Rhetoric in language.

Essay by MasterChiefUniversity, Bachelor'sA+, April 2003

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Of all the facilities humankind has developed in its timely history, language has been, is and will continue to be the one attribute that sets us apart from all other intelligence. The ability to communicate clearly with each other is so important and beneficial, yet vastly overlooked and grossly misused. As intelligent beings, we all have choices that need to be made, and motives behind our decisions; however, it is language that allows us to communicate, defend, and justify the outcomes of those conclusions. The problem with humans is that the capability of language is constantly used to feed egoistic emotional desires. We have this gift that when utilized sincerely allows us to be rational, respectful, and virtuous; however, feelings drive us to use this function in a greedy, shameful, and immoral manner.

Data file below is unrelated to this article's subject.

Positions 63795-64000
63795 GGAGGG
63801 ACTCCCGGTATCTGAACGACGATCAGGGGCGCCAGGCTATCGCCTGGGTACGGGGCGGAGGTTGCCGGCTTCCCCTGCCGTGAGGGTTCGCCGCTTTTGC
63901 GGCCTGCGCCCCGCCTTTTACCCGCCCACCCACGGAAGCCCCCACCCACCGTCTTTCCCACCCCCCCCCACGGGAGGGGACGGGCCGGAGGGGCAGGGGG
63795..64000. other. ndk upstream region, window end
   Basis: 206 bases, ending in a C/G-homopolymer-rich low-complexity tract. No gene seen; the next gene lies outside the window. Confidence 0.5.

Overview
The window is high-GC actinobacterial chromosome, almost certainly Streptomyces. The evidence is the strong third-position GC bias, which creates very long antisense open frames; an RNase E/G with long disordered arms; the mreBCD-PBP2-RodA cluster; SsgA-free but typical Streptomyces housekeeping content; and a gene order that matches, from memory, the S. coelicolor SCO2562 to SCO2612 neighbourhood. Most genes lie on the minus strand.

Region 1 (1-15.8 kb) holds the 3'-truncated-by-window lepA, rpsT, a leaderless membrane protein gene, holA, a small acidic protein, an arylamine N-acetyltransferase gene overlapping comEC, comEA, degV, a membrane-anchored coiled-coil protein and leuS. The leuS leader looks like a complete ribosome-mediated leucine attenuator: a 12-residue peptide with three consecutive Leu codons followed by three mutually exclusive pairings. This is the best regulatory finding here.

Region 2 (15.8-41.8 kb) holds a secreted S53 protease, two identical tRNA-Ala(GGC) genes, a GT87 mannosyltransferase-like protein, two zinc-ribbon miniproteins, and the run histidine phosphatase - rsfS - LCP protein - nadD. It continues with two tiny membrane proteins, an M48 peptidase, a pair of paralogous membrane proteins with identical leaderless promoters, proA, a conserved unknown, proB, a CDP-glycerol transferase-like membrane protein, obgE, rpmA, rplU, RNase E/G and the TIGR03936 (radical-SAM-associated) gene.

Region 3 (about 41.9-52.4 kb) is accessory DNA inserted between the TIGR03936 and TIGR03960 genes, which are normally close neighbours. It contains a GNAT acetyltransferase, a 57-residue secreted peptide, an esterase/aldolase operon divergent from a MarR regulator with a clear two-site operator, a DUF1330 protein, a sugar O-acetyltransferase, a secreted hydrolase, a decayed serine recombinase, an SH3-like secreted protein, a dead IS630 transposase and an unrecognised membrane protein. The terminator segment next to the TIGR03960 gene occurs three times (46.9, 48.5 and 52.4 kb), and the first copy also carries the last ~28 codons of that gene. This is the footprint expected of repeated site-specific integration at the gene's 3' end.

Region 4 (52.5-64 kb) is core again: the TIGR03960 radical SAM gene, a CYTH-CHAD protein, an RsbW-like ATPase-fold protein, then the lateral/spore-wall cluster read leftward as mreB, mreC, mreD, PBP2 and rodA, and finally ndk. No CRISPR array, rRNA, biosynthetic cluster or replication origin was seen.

There is a stark difference between the two methods, but what brings them together is that they both fall under the guise of rhetoric.

Simply stated, rhetoric is the use of language in a specific manner. Socrates identified two forms of rhetoric: philosophical rhetoric and base rhetoric, otherwise known as flattery. The first form aims to discover what is true and false without regard for any advantages or disadvantages. The second form, flattery, aims at persuading others regardless of the truth; it is ultimately the pursuit of one's self-interest.

Choosing a specific way to live is not a black and white issue, and we can see this fact present in all of Socrates' dialectic opponents. When he faces off against Gorgias,

the two commence their war of words by exploring the moral foundations of law and society, but what is really at stake is what is meant to live a good life. Socrates preaches a life of reflection; he believes that one should examine every...